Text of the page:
The best two words in sports.
As an athlete, you go to bed thinking about tomorrow’s game. As a coach, the preparation never stops.
Officials ready themselves to be in preparation mode when the day arrives.
And the ball goes up, points are scored, fouls are called and dozens of other incidents and accidents occur along the way to produce a final score before someone flips the light switch to turn out the lights and finds keys to lock the doors.
But what about those who aren’t playing? Those who help make the game happen?
That’s a different story all together.
The checklists to prepare for a Maritime Women’s Basketball Association is heavy and usually doesn’t have final check marks on it when all is said and done.
‘Most of us have been around the block and understand what it takes to put on a show, but there is always worry and concern to ensure when the curtain goes up, showtime is ready,’ said Brad Janes, the general manager of the Fredericton Freeze. ‘It’s tough to enjoy games in your own building. I’ve always said it’s much more fun to go on the road and just show up. But all of us involved in this league love challenges. Game day set up is more than an hour.’
On game day, much has to be prepared.
Gym schedules are booked far in advance, most floor time confirmation were done three months ago and blocked off for three-to-four-hour periods depending on the venue.
None of the six MWBA teams own their buildings, so you’re renting.
It’s truly a volunteer show.
‘We have an amazing group of volunteers with us and we are all there a few hours ahead to get it all together,’ said Shannon Parlee, the general manager of the Moncton Mystics. ‘Our home games are pretty elaborate and there’s a lot going on. From a stacked canteen, merchandise table, halftime shows and 50-50 which is always used to support a cause.’
Moncton has always drawn large crowds for its home games at Harrison Trimble High School.
That is another part of the planning process.
‘Our stands are almost always near capacity, so there is always planning for those seating arrangements, too,’ Parlee said. ‘Putting on a game can be stressful, but it’s rewarding at the same time.’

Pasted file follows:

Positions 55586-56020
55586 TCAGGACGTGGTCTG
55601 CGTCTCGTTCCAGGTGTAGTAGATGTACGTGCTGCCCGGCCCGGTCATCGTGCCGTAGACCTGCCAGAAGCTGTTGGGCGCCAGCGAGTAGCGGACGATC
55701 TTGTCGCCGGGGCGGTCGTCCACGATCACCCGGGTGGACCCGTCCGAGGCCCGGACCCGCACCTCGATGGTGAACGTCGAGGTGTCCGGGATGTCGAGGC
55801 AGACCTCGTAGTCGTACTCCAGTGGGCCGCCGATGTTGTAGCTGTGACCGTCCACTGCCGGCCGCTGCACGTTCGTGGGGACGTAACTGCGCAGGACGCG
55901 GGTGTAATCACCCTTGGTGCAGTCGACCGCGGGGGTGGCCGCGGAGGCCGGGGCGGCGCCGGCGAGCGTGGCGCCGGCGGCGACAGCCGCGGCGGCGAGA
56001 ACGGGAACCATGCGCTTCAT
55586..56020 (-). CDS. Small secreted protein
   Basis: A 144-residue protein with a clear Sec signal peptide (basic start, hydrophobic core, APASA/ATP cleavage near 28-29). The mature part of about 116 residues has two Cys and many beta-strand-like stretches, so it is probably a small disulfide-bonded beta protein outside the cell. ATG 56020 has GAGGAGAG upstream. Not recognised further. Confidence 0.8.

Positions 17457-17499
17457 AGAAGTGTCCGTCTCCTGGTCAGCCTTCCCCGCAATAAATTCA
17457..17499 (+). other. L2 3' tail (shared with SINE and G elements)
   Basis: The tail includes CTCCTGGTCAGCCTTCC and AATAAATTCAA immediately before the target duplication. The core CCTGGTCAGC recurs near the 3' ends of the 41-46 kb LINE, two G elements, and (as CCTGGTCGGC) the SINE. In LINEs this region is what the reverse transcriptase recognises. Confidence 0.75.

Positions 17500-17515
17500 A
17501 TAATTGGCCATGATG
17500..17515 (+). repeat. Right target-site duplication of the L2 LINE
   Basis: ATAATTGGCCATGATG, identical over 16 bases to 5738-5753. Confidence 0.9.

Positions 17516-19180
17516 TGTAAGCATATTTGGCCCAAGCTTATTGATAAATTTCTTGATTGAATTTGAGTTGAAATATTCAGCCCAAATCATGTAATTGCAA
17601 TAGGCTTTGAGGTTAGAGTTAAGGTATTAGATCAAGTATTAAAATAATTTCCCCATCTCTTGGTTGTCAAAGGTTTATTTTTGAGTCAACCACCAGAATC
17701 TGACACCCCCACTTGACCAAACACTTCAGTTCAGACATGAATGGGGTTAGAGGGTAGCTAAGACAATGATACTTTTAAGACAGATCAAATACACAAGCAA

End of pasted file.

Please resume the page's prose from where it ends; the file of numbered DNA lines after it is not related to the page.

What goes into game day set up?
From the rental confirmation to ensuring three referees are good to go takes care of much of the front end.
Minor officials must be booked, usually three on the scoreclock, scorebook and shot clock. Public address announcer, music operator are in the mix.
Livestream feeds with Aurora Productions in New Brunswick and Maritime Athletic Profiles in Nova Scotia need their space for production boards, cameras and more.
Play-by-play and colour analysts need their locations pinned down.
Locker rooms have to be set up, an area for referees needs to be planned.
All partnership signage has numerous rules, expectations and placement of Corex pyramid signs from founding partners Medavie and Royale along with MWBA partners NB Dairy Farmers of Canada and Cushman Wakefield Realty.
Then there are local partners who are the backbone of all six franchises.
As Parlee said, all of that, plus whatever each team wants to do from canteen to merchandise and more.
Scripts are written for the public address announcer and halftime shows and giveaways are planned, many times working with local minor basketball programs to have them in the gym for their moment in the spotlight sun.
For Mark Forward, he wears multiple jackets with the Halifax Hornets when the team opens the doors for game day at Mount St. Vincent University.
He is head coach and co-general manager of the Hornets with Janice King.
Double, triple, quadruple duties.
‘Oh, the checklist is long, it’s checked all the time and you just try and keep up on some game days,’ said Forward. ‘There are numerous announcements, sponsor signage, volunteers, taking care of visiting teams, set up the gym and tear it down after.’
The confirmation list is long.
‘So much is involved when it comes to confirming officials, webcast, player of the game items, game day operations, warm up music, physiotherapist staff, medical kits, cash for floats and more,’ he said. ‘You always know there is going to be something missed, but our crew is incredibly capable of making moves on the fly. We always wrap up with staff and volunteers to ensure nothing is missed for the next game. Then you start all over again when that next game arrives.’
For teams hosting six-team weekend sessions, everything is magnified where you’re looking after over 70 athletes, coaching staff and visitors.
Fredericton hosted all six teams May 13 and 14 and Halifax Thunder does the same June 3-4 at Saint Mary’s University.
‘There is a lot that goes into hosting, but if you can find time to sit back and enjoy what the athletes are bringing to the floor and what the teams are doing in their communities, it’s a rush that is all worth it,’ said Janes. ‘We all have help and that help is invaluable. At the end of the day, each and everyone of us that is involved in setting up for games has done this countless times from youth to provincials to nationals to the MWBA. We all love it even though it may cause stress at certain points. It’s adrenaline that keeps us moving forward.’
There are four games to prepare for this weekend, beginning Thursday in Fredericton when the Freeze hosts Moncton at 7:30 p.m. at Fredericton High School.
The Hornets host Thunder at MSVU on Friday at 7 p.m. and on Saturday and Thunder slides into Windsor to face the Edge in a 1 p.m. clash at Avon View High School.
Windsor visits the Hornets on Sunday at 4 p.m. to cap Week III of the regular season.
– Plenty goes in to planning an MWBA game to attract spectators and sponsors (Pettipas Photo)